Last year I changed my legal name. Fireheart and Summerwind were going to change theirs too, but that’s another story. Now before you groan in horror, I should point out that I only changed my last name. I refuse to expect the bank teller to call me “Wintersong” and it probably wouldn’t be the best thing for my business either.
The actual process of changing my name was relatively simple. I contact the village where I was born, sent a check a copy of my driver’s license, and I request for a copy of my birth certificate. I then took my birth certificate to the probate court office, filled out a form, paid a modest fee, and after a brief meeting with the judge it was done. It takes longer to get an appetizer at the Olive Garden. The probate office keeps the birth certificate and gave me an official document showing the legal change of name. When I filled out this form I was asked if Vermont should ask New York (my state of birth) to change my birth certificate. The judge told me the process was a pain in the ass and for sentimental reasons I wanted my birth certificate to have my birth name on it. For any official business a copy of my birth certificate and the name change form would be fine.
Now however, there is a bit of a problem. At some point in the move from NH to VT the second copy of my birth certificate that I had ordered at the same time as the one the probate court kept, went missing. This would not concern me except for the fact that New Hampshire will not issue a driver’s license without either a birth certificate or passport.
I contacted the village where I was born and sent them a copy of my license and the judge’s order changing my name along with a check and request for a new copy of my birth certificate. They refused. A few hours and a number of aggravating phone calls later and here are the facts:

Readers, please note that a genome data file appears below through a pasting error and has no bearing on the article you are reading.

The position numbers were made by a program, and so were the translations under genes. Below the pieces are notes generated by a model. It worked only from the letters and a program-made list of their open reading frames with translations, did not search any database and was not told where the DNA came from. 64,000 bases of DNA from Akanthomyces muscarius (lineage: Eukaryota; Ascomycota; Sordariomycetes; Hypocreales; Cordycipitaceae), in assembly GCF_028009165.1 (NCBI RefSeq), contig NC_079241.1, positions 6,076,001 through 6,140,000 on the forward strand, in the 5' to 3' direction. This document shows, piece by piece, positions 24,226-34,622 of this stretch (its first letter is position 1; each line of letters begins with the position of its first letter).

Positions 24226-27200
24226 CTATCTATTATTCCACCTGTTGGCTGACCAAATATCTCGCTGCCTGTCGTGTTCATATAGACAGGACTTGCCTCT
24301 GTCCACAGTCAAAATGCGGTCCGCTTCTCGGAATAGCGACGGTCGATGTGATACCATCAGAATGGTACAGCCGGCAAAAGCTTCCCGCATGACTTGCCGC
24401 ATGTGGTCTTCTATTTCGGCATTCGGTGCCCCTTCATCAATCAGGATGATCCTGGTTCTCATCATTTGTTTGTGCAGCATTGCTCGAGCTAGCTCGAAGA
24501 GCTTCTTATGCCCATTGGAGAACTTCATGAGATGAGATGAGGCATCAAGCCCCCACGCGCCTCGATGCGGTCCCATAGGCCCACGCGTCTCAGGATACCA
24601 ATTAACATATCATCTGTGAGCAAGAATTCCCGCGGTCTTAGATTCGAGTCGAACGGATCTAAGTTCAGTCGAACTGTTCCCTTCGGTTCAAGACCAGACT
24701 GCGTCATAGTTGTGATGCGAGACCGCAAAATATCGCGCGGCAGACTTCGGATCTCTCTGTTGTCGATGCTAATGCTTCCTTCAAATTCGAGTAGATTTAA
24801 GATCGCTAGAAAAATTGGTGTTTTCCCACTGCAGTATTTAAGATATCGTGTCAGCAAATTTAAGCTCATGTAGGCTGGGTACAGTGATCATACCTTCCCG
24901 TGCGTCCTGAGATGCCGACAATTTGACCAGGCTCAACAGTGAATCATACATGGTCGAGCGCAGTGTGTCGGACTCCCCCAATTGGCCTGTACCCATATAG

1. The state of New York now requires that the person requesting a birth certificate either have the same name as is on said certificate OR present a marriage license showing a change of name. A judge order showing change of name is no longer accepted.
2. According the person I spoke to in Albany, I am not the person whose name is on the birth certificate. He was in fact quite nasty about it, going so far as to yell at me that I had to get it through my head that I am not that person and as far as New York is concerned that person no longer exists and therefore cannot request his birth certificate.
3. It will take 6-9 months to get my birth records changed. However New York requires certain steps are taken in the changing of a name that Vermont does not. Specifically I can’t provide proof of publication as Vermont does not perform publication as part of the process anymore. I was told that without proof of publication there is an excellent chance that after 6-9 months New York State will deny my request for change of birth records.
4. The probate court in Vermont might be willing to give me back the birth certificate that they took when my name was changed. Unfortunately, that copy had my mother and father’s names and social security numbers on it. Since for some reason that information can not be in the records, the secretary removed the information with an exacto knife. New Hampshire will not recognize the document as it has been altered.
5. New Hampshire will not grant me any sort of temporary license until this is sorted out and if I don’t get my driver’s license transferred over soon they are going to order my auto insurance policy terminated.
6. NONE of this would be happening if I had a marriage license. The state has totally different standards and procedures for someone who changed their name as a consequence of a legal marriage. I assume that this stems from the fact that most people wouldn’t want their birth records to reflect a last name they got from their spouse.
Fortunately, it turns out that my mother has the very first copy of my birth certificate and she is willing to lend it to me for 24hours to get this immediate shit settled. The state of New Hampshire will accept the old birth certificate along with the judge’s order for getting my license. But obviously this just postpones the situation. For instance I would really like to get a passport. And it is just a good idea to be able to access one’s birth records.
None of this makes me feel safer. I was told by several different officials that a few years ago this would not have been a problem. My driver’s license and social security card (both of which reflect the name change) along with an original certified copy of the judge’s order would have been perfectly adequate to get a copy of my birth certificate with the old name on it. However, Homeland Security regulations have changed the way they do business.
This actually makes me feel less safe. I have inadvertently discovered a way to help someone “disappear.” As far as New York is concerned, to a significant legal extent I don’t exist. The state does not acknowledge any connection between me and the person who had my name until just over a year ago. I can think of some ways that could be useful to someone who wanted to vanish into legal obscurity, currently the last of my needs.